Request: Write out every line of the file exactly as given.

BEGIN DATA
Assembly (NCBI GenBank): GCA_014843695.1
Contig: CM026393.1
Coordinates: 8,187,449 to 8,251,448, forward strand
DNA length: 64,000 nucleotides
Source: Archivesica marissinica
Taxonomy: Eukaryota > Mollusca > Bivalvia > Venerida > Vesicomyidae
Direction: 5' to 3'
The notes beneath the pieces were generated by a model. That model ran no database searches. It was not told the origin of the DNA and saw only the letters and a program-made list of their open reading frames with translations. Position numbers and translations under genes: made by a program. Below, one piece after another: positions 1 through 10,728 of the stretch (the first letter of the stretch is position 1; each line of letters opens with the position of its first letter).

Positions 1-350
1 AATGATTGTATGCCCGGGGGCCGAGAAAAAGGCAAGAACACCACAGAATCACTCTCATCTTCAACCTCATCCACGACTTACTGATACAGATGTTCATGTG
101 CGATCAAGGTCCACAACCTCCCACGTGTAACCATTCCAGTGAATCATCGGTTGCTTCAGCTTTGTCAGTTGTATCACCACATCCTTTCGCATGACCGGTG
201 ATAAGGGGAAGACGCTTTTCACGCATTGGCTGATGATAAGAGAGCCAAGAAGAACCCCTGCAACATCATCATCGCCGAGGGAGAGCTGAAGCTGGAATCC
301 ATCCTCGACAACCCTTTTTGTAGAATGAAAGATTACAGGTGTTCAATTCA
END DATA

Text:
Assembly (NCBI GenBank): GCA_014843695.1
Contig: CM026393.1
Coordinates: 8,187,449 to 8,251,448, forward strand
DNA length: 64,000 nucleotides
Source: Archivesica marissinica
Taxonomy: Eukaryota > Mollusca > Bivalvia > Venerida > Vesicomyidae
Direction: 5' to 3'
The notes beneath the pieces were generated by a model. That model ran no database searches. It was not told the origin of the DNA and saw only the letters and a program-made list of their open reading frames with translations. Position numbers and translations under genes: made by a program. Below, one piece after another: positions 1 through 10,728 of the stretch (the first letter of the stretch is position 1; each line of letters opens with the position of its first letter).

Positions 1-350
1 AATGATTGTATGCCCGGGGGCCGAGAAAAAGGCAAGAACACCACAGAATCACTCTCATCTTCAACCTCATCCACGACTTACTGATACAGATGTTCATGTG
101 CGATCAAGGTCCACAACCTCCCACGTGTAACCATTCCAGTGAATCATCGGTTGCTTCAGCTTTGTCAGTTGTATCACCACATCCTTTCGCATGACCGGTG
201 ATAAGGGGAAGACGCTTTTCACGCATTGGCTGATGATAAGAGAGCCAAGAAGAACCCCTGCAACATCATCATCGCCGAGGGAGAGCTGAAGCTGGAATCC
301 ATCCTCGACAACCCTTTTTGTAGAATGAAAGATTACAGGTGTTCAATTCA